It was on a rainy Saturday afternoon, perfect for reading, that the magic words sprang off the page at me. Oblivious to the weather, I summoned Anne. Good sport that she is, Anne agreed to brave the storm and come over for coffee and my revelation.
The minute she laid her dripping umbrella down, I told her excitedly of the passage revealing that Gertrude Stein in her mid fifties pared her actual writing time to not much more than half an hour a day! Anne saw the significance of this immediately.
As Gertrude observed, it adds up to a lot of writing year by year. Gertrude also pointed out that a writer needs to spend a great deal of time getting ready to write, working up to it as it were. Anne and I were in total agreement. It was Gertrude’s opinion that this germinating process can and does consume pretty much the entire day, and that it takes place while one engages in other activities. In her case, the other activities usually consisted of sleeping late, eating gourmet meals prepared by Alice, taking long walks, seeing friends, and sitting in the garden. This was just the kind of thing Anne and I were starved to hear. And it was the inspiration for our founding, that very afternoon, the Gertrude Stein Memorial Club.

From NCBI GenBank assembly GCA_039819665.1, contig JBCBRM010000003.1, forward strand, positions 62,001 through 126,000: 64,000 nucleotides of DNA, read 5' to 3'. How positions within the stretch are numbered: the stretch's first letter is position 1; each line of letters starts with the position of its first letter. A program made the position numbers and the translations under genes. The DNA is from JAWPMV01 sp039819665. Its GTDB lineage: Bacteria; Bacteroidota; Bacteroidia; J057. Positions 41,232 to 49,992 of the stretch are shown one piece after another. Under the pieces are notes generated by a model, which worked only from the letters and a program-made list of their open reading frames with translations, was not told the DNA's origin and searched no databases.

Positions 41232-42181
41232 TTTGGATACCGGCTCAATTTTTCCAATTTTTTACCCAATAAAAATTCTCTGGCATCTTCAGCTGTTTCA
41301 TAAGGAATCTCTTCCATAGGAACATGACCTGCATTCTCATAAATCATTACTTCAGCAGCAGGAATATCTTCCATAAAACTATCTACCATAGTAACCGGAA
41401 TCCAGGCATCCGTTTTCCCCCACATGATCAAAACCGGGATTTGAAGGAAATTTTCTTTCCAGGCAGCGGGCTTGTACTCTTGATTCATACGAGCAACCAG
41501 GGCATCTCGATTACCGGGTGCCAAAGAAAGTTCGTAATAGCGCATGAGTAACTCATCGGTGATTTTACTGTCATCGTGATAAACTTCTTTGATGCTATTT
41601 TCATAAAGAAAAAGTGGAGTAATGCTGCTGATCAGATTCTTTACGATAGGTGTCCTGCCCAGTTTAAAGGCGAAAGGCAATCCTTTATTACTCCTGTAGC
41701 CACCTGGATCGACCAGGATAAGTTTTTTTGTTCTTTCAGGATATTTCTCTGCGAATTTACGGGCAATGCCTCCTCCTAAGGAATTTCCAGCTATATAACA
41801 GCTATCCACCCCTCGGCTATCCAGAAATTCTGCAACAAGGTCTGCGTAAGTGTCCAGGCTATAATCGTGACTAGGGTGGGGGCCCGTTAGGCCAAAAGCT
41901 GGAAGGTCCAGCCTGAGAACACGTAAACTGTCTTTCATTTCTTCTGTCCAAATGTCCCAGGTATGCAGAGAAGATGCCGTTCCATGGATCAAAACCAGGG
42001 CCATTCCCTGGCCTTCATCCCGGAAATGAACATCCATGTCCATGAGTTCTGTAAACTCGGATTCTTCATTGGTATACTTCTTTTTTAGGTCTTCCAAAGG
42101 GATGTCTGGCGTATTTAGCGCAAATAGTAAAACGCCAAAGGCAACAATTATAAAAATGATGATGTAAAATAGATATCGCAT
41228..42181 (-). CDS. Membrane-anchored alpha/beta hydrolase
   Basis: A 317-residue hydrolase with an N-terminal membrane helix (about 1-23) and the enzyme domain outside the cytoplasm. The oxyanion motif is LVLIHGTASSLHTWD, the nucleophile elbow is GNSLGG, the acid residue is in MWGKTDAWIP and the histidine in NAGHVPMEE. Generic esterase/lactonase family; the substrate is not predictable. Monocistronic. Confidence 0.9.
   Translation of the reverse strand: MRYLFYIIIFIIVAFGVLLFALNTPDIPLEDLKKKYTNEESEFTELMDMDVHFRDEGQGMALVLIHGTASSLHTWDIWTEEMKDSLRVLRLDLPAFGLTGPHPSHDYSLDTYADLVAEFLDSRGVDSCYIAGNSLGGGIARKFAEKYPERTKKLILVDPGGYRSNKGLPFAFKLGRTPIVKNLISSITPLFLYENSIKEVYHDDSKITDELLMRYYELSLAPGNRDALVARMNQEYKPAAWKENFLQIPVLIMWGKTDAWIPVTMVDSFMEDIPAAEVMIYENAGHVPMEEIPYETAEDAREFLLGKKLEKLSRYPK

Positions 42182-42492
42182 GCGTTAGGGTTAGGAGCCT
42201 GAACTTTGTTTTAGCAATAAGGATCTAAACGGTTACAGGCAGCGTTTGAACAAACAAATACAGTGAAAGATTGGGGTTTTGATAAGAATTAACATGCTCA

The rules of the club are simple. Every day we write for at least half an hour. On Fridays we go out to lunch and discuss our progress. So as not to impose undue strain on ourselves, we allow two non-writing days a week, We don’t, after all, want to set impossible goals.
In her earlier years, Gertrude Stein had the habit of beginning her writing late at night and sometimes continuing until dawn overtook her. We decided not to let this worry us. It would be enough to follow in her footsteps with our daily half hour.
I wish I could report that Anne and I fell into the routine immediately, became successful writers, and went on to found Gertrude Stein Memorial Clubs throughout the nation. What actually took place was a great deal of backsliding and fitful starts and stops. But a seed has been planted and continues to grow.
Months later Anne and sit at our separates tables writing, surrounded by potted palms and shoppers. We each nurse a cup of coffee, our excuse for being in this fashionable mall cafe. We’ve taken to writing whenever and wherever we can, alone or together.
Gertrude Stein is our ongoing inspiration. She would write in her old Ford in the streets of Paris, waiting for Alice to do some errand, or perched on a garden wall, or sitting on a stool in a field. Anywhere would do, the surroundings themselves often providing the subject. Just now Anne and I were surprised by an outpouring of classical music, as a young woman sat down at the piano near our tables and started to pour out her soul.
Who knows? Inspiration may yet take such strong hold of one of us, or both, that the sun will rise on another woman writing into the dawn.